I actually think that the kind of fans that we’ve had are the most honest.

There’s no playing it cool, or overthinking it?

Yeah. Everyone meets those people where they like something and they’ll never admit they’ll like it. … I’d rather someone be honest with me, and I wanted to be honest with the album.

Is it scary to be out on your own?

I’ve never felt this vulnerable putting out music, because I don’t think this is a piece of myself I’ve put out there before. And, simple fact: When there are other people around you, you share the good stuff — but you also get to share the bad stuff and hide behind everyone else a little bit. So with this, yeah, it is scary. But I think it was time for me to be scared. And I’m still very much learning. And I’m having the time of my life working this out.

Is there a song you want us to play, as we go out here?

My favorite from the album is the last song, “From The Dining Table.” It’s just personal, and I don’t feel like I’ve written a song like this before.

2

Hillary Clinton’s final campaign for office ended in a shocking defeat. But she isn’t going quietly into the night.

“I think the country’s at risk, and I’m trying to sound the alarm so more people will at least pay attention,” Clinton told NPR.

That said, her career as a candidate is over.

“I’m done. I’m not running for office,” Clinton said. But for those, including Democrats, who would like her to just go away? “Well, they’re going to be disappointed,” she said.

“I’m not going anywhere. I have the experience, I have the insight, I have the scars that I think give me not only the right, but the responsibility to speak out,” Clinton said.

In her new campaign memoir, What Happened, and in interviews with Morning Edition’s Rachel Martin and NPR’s Tamara Keith, Clinton talks about her own failings, but she doesn’t hold back on calling out sexism in American politics and heaping criticism on President Trump.

Hillary Clinton Is ‘Done,’ But Not Going Away

Photos: Adrienne Grunwald for NPR

I’ve never felt this vulnerable putting out music, because I don’t think this is a piece of myself I’ve put out there before. And, simple fact: When there are other people around you, you share the good stuff — but you also get to share the bad stuff and hide behind everyone else a little bit. So with this, yeah, it is scary. But I think it was time for me to be scared. And I’m still very much learning. And I’m having the time of my life working this out.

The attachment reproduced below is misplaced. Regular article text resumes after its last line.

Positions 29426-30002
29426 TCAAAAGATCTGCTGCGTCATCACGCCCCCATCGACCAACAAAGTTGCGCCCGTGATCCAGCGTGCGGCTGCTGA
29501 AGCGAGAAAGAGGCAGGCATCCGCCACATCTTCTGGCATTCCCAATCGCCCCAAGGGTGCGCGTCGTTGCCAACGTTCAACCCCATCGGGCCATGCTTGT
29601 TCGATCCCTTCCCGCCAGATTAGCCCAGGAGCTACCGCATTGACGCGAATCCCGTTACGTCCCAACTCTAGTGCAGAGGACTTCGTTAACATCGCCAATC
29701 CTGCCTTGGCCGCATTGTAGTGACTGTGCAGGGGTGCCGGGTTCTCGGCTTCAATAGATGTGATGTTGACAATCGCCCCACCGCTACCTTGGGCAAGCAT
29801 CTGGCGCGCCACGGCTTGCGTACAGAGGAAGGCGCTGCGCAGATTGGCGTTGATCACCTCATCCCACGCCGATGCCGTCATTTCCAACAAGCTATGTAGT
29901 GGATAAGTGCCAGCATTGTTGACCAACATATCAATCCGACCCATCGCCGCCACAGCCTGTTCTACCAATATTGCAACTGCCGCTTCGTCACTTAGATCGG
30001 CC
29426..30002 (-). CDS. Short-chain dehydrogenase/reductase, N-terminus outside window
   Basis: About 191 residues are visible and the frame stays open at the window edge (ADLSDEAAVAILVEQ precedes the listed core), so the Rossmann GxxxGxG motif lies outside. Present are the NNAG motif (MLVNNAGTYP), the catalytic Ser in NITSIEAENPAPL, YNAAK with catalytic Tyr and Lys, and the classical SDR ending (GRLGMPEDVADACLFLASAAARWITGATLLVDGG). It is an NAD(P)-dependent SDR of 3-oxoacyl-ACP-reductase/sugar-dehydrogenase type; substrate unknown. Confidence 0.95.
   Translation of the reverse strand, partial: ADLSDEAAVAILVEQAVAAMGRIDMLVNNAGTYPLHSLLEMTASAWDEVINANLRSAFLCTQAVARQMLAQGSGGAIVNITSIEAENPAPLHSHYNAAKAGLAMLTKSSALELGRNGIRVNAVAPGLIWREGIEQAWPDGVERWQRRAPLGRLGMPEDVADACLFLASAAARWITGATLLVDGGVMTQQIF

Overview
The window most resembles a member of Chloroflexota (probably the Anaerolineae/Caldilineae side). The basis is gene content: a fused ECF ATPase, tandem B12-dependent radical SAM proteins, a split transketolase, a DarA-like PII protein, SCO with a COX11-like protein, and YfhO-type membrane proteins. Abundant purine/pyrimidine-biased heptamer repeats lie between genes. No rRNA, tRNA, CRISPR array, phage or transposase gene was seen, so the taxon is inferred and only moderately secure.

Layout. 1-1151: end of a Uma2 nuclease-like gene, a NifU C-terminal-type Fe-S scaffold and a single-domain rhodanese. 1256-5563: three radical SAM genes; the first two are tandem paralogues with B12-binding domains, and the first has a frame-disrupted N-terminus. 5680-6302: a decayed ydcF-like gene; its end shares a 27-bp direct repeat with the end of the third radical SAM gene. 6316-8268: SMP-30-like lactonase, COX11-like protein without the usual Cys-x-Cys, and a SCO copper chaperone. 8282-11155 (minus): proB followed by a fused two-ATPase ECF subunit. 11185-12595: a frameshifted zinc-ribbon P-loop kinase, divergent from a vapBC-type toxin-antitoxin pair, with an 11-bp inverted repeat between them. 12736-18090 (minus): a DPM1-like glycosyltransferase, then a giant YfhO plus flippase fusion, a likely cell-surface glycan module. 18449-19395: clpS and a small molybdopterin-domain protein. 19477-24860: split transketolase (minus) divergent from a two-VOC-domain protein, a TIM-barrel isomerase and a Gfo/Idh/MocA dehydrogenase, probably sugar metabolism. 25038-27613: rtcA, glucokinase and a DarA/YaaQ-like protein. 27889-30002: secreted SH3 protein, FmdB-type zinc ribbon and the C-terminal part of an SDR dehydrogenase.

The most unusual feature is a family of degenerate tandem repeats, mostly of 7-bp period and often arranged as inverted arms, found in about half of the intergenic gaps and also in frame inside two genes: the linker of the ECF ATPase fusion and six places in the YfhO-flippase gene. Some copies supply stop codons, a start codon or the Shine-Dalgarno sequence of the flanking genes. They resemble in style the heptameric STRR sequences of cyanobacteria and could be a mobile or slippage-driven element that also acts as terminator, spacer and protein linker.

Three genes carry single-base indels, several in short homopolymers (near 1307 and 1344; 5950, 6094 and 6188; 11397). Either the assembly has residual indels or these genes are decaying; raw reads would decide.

—  Harry for NPR
Happy 30th, Fresh Air!

Today (May 11) is Fresh Air’s 30th anniversary of being a daily, national program. That’s amazing. That also means Terry has been doing this longer than I’ve been alive.

Originally posted by logotv

Like a lot of people my age, my first memories of NPR were in the backseat of my parents’ car. It wasn’t long before I became a fan myself. The road trip from my hometown in Massachusetts to Philadelphia, where I went to college, was about 5 Fresh Air interviews long. I distinctly remember picking out interviews with Sacha Baron Cohen, Lisa Kudrow, Philip Seymour Hoffman, and Jack Black and loading them onto my pink iPod mini. 

After I graduated and was miserable working in restaurants and retail, Terry’s interviews kept me sane. She kept me company during a time in my life when I felt lost and directionless. I remember Caitlin Moran, Lena Dunham, and Matt Weiner, to name a few.

I started at Fresh Air in May of 2013. I co-write the Fresh Air webpages on NPR.org with the lovely Bridget Bentz, run the social media, and handle the podcast. 

In the spirit of our anniversary, I thought I’d mention a few of my favorite interviews since I’ve been here, behind-the-scenes. 

  • John Waters: I have listened to this interview so many times, I practically have it memorized. I love how hard he makes Terry snort-laugh with gems like, “In Baltimore, if you’re hitchhiking, you’re a hooker that doesn’t have the Internet.” 

Originally posted by lastdaysofmagic

  • Pastor Nadia Bolz-Weber: Some of my favorite interviews are ones where I’ve never heard of the guest before and then they totally blow me away. Pastor Nadia started a church for outsiders (junkies, drag queens, comedians) and has a really original and inclusive philosophy about faith. 
  • Joaquin Phoenix: I have a special place in my heart for this interview, because the day it aired was the day I was introduced in the credits for the first time. This show was completely bonkers. He was unpredictable and bizarre, but we were all having so much fun listening in while the interview was taping. 

Originally posted by haidaspicciare

  • Lynsey Addario: While working as a bad-ass photojournalist in a war zone, Addario was kidnapped with two of her journalist colleagues. She talks about that harrowing experience in this interview. It’s riveting. Plus, as a web producer, putting together a slideshow of her work was a real joy. 
  • Michael K. Williams: Williams, known for playing Omar on The Wire, was a dream guest (open, funny, thoughtful) I love when he called Terry “T,” and talks about how the Rhythm Nation music video inspired him to pursue a career in the arts. His kindness radiates through the speakers.

Originally posted by artofthewire

I’m sure I’m forgetting tons of other favorites, but those are the ones that came to mind. 

We’ve got plenty of exciting things coming down the pike. Thanks for listening, reading, following the show! We can’t wait to see what you pick as your favorite interviews with the hashtag #freshair30. 

Onward, 

Molly Seavy-Nesper, associate producer at Fresh Air